Iron: keeping blood healthy
In the seventh article in our series on nutrition, Sarah Schenker explains how iron is essential to keep our bodies running smoothly and how to make sure you are getting enough
The body has a requirement for iron because of the central role that it plays in energy metabolism and in the production of red blood cells (erythropoesis). Iron is a transition metal and takes part in redox processes--for example, reduction by an organic substrate and reoxidation by oxygen. It binds with oxygen either on its own or as part of a complex. Iron is transported in the blood by the protein transferrin and is stored in the body as the proteins ferritin and haemosiderin. Functionally important forms of iron are haemoglobin, myoglobin, cytochromes, iron-sulphur proteins, iron enzymes, and lactoferrin.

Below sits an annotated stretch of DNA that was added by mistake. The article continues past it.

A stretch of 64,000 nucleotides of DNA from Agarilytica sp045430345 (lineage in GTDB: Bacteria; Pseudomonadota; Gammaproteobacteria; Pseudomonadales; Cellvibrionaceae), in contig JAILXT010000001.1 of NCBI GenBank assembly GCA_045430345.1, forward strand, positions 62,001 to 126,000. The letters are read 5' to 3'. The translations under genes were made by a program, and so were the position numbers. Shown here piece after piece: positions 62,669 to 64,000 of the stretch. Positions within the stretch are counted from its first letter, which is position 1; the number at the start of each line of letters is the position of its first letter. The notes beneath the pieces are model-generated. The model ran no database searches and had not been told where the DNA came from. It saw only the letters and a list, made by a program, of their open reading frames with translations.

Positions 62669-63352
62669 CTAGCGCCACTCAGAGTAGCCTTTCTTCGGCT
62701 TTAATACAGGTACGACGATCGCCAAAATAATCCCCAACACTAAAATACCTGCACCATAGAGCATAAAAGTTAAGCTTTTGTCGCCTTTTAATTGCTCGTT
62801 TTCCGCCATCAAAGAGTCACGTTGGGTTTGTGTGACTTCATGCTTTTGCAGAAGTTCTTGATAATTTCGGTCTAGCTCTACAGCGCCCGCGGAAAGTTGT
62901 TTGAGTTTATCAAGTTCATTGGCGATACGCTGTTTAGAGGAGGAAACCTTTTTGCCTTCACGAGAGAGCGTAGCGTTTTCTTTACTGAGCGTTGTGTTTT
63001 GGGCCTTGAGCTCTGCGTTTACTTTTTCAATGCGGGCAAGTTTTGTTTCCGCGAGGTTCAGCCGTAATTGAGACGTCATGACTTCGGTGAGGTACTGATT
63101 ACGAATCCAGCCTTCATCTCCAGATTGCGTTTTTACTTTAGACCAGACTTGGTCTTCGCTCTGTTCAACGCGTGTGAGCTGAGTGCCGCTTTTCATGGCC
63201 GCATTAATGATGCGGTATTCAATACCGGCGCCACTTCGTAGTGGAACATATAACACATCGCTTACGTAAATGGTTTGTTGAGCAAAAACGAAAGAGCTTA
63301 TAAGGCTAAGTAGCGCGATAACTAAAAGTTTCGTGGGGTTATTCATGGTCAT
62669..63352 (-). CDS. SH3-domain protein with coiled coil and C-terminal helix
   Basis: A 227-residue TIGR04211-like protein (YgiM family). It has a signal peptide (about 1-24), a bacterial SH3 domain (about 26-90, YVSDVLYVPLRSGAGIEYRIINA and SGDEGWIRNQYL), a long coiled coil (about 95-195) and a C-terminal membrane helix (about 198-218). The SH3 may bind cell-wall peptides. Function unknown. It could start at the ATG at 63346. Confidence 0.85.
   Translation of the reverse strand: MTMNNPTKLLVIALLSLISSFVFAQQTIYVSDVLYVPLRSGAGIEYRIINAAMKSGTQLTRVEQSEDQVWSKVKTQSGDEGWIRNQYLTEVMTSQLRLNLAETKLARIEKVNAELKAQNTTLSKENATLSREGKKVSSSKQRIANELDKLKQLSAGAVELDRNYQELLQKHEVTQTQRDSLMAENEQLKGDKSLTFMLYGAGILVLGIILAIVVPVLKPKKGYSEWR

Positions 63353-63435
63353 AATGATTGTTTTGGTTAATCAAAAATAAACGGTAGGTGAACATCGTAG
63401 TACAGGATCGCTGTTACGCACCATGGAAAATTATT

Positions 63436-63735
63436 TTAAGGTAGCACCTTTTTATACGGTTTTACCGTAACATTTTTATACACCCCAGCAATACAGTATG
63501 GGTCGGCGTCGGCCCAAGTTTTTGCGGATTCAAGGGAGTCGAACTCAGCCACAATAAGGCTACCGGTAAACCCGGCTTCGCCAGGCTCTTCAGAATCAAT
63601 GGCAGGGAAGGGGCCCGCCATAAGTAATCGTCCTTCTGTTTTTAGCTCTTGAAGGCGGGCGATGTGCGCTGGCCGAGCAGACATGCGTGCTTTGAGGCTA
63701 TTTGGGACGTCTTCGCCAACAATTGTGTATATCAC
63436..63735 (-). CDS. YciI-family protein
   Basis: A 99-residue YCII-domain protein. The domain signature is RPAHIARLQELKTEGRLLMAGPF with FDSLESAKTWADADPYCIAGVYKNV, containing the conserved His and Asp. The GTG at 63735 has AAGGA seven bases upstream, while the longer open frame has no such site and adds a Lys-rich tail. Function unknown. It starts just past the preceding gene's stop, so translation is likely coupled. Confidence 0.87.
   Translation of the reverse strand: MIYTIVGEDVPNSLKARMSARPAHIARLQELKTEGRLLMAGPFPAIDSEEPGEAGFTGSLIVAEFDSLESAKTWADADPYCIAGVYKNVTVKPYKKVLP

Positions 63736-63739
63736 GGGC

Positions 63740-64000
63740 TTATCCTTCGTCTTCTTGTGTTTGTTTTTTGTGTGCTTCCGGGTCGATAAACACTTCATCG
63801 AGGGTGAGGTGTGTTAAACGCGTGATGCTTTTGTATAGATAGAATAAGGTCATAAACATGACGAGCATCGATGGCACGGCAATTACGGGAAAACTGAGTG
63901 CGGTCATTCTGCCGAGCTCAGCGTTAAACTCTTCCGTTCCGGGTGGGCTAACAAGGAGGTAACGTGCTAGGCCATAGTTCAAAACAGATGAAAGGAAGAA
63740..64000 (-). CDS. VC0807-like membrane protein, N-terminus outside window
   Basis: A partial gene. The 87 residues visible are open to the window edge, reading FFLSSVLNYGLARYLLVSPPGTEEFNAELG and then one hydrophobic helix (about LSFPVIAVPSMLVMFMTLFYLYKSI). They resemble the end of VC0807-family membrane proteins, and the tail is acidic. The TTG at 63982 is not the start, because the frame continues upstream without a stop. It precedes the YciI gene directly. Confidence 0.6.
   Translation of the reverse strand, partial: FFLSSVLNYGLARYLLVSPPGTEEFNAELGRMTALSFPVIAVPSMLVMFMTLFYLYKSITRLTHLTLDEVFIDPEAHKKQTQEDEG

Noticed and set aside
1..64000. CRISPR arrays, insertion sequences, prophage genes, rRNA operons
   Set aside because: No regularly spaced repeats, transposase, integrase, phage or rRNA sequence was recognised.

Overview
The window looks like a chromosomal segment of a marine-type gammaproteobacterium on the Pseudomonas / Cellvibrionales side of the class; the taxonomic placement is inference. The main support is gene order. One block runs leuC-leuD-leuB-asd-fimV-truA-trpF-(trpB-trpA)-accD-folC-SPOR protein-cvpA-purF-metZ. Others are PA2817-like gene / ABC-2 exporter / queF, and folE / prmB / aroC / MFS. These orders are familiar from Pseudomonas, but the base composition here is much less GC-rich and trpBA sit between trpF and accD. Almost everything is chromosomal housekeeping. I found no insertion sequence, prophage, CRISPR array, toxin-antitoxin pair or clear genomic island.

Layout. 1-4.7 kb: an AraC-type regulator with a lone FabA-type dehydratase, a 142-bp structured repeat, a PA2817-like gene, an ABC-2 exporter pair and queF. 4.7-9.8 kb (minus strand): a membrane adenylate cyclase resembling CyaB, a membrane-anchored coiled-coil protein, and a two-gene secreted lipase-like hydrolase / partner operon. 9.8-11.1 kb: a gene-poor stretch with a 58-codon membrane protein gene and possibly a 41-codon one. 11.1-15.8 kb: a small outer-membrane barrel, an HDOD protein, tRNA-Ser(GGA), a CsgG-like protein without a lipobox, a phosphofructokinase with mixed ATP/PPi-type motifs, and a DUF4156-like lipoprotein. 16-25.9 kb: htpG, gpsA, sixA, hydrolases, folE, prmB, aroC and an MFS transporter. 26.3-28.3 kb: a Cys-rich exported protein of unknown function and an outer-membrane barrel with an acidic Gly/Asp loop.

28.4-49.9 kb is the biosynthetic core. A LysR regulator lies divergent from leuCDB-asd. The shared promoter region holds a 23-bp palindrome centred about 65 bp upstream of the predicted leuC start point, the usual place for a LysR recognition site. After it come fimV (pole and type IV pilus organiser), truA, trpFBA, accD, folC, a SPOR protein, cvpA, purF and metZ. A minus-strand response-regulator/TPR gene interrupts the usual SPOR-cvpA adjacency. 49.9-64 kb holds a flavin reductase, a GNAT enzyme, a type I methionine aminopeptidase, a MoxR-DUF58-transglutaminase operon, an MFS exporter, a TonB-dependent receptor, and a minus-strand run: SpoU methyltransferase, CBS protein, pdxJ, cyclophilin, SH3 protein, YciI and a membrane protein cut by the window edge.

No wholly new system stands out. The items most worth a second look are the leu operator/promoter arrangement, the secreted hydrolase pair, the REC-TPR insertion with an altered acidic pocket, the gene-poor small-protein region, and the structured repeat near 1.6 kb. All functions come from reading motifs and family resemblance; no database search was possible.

Approximately two thirds of the body's iron is in the pigment haemoglobin, which transports oxygen in red blood cells. Most of the 20-30 mg of iron needed each day for the synthesis of haemoglobin comes from the recycling of senile red blood cells. Red blood cells live for 120 days before